Lancets, or gauges, are thin metal strips used on face-to-face carpet weaving looms to ensure constant pile height. Before they were introduced on face-to-face looms they had been used on loop-pile looms (Brussels carpets).

On loop-pile looms, pile loops are formed over a dummy weft resting on the lancet. Usually, the dummy weft is removed afterward.

This way of weaving loop pile was invented by Müllers & Spindler of Dülken, Germany in 1894. Instead of a lancet, a binding warp thread was used to support the dummy wefts.

Already in 1904, the use of metal lancets is described in the patent of Wilhelm Förster from Chemnitz, Germany.

Before steel that could be rolled into thin metal strips was invented early in the twentieth century, the thin metal (piano) wire was used. Other materials, such as catgut (which continued to be used to string tennis rackets many decades later), were also used. This is mentioned in a patent by Harvey and Harvey of England in 1934.

To create higher loops, several wires could be stacked upon each other. A good example of this is shown in the French patent of Paul Girard in 1904.

Lancets made of thin flat steel strips only became common after the First World War. This kind of lancet is used till today. They were used for example by Erkes & Krehbiel of New York in 1932.

When steel quality improved, lancets became suitable for use on face-to-face carpet looms. Using lancets on such looms ensures constant pile height.

Without the use of lancets, the pile yarn tends to pull the carpet top and bottom together, giving an uneven pile height. On 3-rapier looms, where lancets cannot be used (the lancet would be in the path of the middle rapier), this is a common problem. It can be worked around by shearing the surface of the carpet, but this leads to a loss of pile height of up to 10%, depending on how much shearing is required.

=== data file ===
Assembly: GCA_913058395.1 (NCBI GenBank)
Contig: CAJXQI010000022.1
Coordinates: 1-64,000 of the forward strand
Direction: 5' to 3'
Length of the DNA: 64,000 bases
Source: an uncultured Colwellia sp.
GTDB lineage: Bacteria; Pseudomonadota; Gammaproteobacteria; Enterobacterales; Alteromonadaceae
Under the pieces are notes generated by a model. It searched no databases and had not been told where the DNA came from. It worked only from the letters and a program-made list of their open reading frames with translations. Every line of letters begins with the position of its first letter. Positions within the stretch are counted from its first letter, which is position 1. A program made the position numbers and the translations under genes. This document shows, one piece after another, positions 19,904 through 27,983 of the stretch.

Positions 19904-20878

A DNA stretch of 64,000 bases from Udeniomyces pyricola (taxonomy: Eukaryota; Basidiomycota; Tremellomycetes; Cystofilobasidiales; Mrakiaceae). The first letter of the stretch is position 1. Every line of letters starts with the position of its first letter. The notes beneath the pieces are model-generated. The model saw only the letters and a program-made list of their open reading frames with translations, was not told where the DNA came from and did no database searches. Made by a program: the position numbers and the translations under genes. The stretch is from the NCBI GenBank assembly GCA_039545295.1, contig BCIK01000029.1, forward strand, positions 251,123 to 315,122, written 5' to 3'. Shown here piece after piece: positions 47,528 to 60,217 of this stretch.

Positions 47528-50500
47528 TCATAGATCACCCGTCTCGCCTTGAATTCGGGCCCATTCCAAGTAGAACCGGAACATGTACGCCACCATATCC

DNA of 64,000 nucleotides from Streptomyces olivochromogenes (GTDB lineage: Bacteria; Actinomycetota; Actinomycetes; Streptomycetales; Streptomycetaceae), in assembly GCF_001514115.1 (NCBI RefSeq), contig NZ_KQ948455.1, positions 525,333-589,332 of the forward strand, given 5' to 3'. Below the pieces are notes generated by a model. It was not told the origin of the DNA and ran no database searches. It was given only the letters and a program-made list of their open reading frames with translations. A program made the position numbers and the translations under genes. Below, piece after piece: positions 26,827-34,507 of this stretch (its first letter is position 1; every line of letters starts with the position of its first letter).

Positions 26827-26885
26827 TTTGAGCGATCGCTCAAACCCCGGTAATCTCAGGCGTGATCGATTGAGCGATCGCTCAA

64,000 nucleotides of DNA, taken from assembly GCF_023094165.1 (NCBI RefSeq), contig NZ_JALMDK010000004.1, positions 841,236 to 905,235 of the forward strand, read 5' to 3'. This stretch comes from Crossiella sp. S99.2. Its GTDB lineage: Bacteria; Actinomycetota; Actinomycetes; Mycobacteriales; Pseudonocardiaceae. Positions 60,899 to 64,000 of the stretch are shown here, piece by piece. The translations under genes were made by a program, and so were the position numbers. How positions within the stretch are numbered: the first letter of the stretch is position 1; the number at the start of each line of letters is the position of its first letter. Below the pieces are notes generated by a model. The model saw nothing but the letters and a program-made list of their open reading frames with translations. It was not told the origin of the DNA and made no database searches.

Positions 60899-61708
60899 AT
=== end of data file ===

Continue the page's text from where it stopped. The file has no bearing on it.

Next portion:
The earliest patent showing the use of lancets on a face-to-face carpet loom is that of Émile Parmentier or Tourcoing in 1904. In practice, this technique did not become common until about 1930.

In 1928 Henry Howard of Connecticut used lancets on a face-to-face loom to weave face-to-face loop pile using two dummy wefts.

Sometimes two lancets were used to create a cut-loop effect. On these looms, the lancets only served to create loops and were not meant to ensure constant pile height. Such a system was patented by Vanoutryve & Renaux of France in 1928.

Lancets are an excellent means of keeping pile height constant, but they do have a drawback. Although they are thin (typically 0.3-0.5mm), they occupy space in the reed dents. On a loom with a reed density of 500 dents/m, the pitch of the dents is just 2mm, so even 0.3mm is significant. The lancets restrict the movement of the pile-thread heddles.

Several solutions have been patented to solve this problem. The most common solution is creating a recess in the lancets at the location of the heddles. This leaves extra space for the heddles of the pile yarn.

For very low pile heights (3-6mm), the heddles can also be positioned below and above the lancets, giving the same result.

Weaving carpets with such low pile always require lancets. The slightest variation in pile yarn tension would pull the top and bottom carpet together and the pile knife would then cut into the backing fabric.

This solution – low lancets with the heddles positioned below and above them – is used on the Stäubli Alpha 500 weaving systems for low pile. With the LX2493 Jacquard machine, weavers can level the pile-yarn heddles in the middle position so that they are above or below the unique Schönherr low lancets. The pile-yarn heddles, except the one in patterning action, are not hindered by the lancets. This solution offers constant pile height plus maximum freedom in weaving (as if without lancets) – for minimum shearing loss and perfectly even surfaces.